While nobody knows exactly how Yellow Breeches Creek got its name, there is one thing that everybody can agree on: Yellow Breeches deserves a spot on every angler’s bucket list.
Yellow Breeches is world famous for its fishery, offering over 30 miles of open water teeming with stocked and wild trout.
The area is also surrounded by smaller spring creeks and mountain streams, so there is plenty of water for the adventurous angler to explore.
It should come as no surprise that Yellow Breeches has been designated as one of Pennsylvania’s Scenic Rivers.
Fair warning before you continue reading: if you visit Yellow Breeches Creek, you might never want to leave!
Yellow Breeches Creek is a tributary of the Susquehanna River in central Pennsylvania. The Creek rises on the northwestern side of South Mountain, located in Michaux State Forest. From there, it flows north through Walnut Bottom, before turning east into Cumberland Valley. It then passes through Huntsdale, the site of a state fish hatchery. It is joined by Mountain Creek and Boiling Springs.
Below Williams Grove, it forms the boundary between York and Cumberland counties. Yellow Breeches then flows through Messiah College Campus, before being joined by Stony Run and Pippins Run. The Creek then turns north and empties into the Susquehanna River.
Yellow Breeches is heavily stocked with brown, rainbow, and brook trout. There is also a decent amount of wild trout as well that can be very selective. The most popular section of Yellow Breeches is located between Boiling Springs and Allenberry Resort. This is a catch and release only area and is alive with trout.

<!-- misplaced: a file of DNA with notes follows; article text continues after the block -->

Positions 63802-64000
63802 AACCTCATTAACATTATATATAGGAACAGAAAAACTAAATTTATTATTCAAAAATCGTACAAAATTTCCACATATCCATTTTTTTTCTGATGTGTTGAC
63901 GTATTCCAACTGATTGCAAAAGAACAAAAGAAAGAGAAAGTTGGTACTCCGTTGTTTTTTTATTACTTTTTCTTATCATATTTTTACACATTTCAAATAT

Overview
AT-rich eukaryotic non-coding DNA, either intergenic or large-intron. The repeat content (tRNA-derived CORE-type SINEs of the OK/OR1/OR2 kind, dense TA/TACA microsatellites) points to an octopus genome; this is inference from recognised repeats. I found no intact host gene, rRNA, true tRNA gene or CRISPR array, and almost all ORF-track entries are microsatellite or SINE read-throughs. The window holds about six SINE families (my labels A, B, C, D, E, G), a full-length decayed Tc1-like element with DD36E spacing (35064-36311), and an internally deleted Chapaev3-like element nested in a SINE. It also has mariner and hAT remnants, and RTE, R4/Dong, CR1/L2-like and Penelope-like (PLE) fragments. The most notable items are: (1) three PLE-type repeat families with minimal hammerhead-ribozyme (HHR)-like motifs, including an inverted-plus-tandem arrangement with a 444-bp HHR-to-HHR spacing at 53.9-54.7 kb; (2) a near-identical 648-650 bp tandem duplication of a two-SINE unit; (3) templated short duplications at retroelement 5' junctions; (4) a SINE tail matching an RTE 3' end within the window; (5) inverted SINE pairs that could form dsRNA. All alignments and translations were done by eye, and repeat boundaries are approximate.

Anglers can expect excellent populations of trout and a broad spectrum of insect hatches. Yellow Breeches snakes its way through scenic farms, towns, woodlots, and residential areas for miles. So while you are reeling in all those trout, be sure to look up once in awhile. Otherwise, you’ll miss a fantastic view!
There are many access points along Yellow Breeches, most of which are located near bridges or local parks. Keep in mind that Yellow Breeches flows through private property, so you will want to keep an eye on signage. The catch and release area is best accessed from the parking lot at the south end of Boiling Springs Lake. You can also access this area by getting off of Criswell Road.
The catch and release section of Yellow Breeches, located near Boiling Springs, is the most popular section of the Creek, but there are plenty of trout to be had in the reaches upstream of Route 15.
Ready for some good news? You’ll find a good population of trout in any part of this stream!
Be sure to check the stream conditions before heading out to fish Yellow Breeches. The USGS stream gauge near Camp Hill, PA provides a good indication of current conditions.
The graph below shows the stream flow (discharge) for the past 7-days. If flows are considerably above or below historical norms (yellow triangles on the chart) then fishing conditions maybe not be ideal.
At Yellow Breeches Creek, there is no shortage of insects for the trout to munch on. In March and April, the Blue-winged Olives hatch, and then hatch again in August and September. In early May, the March Browns and Sulphurs hatch and last until June.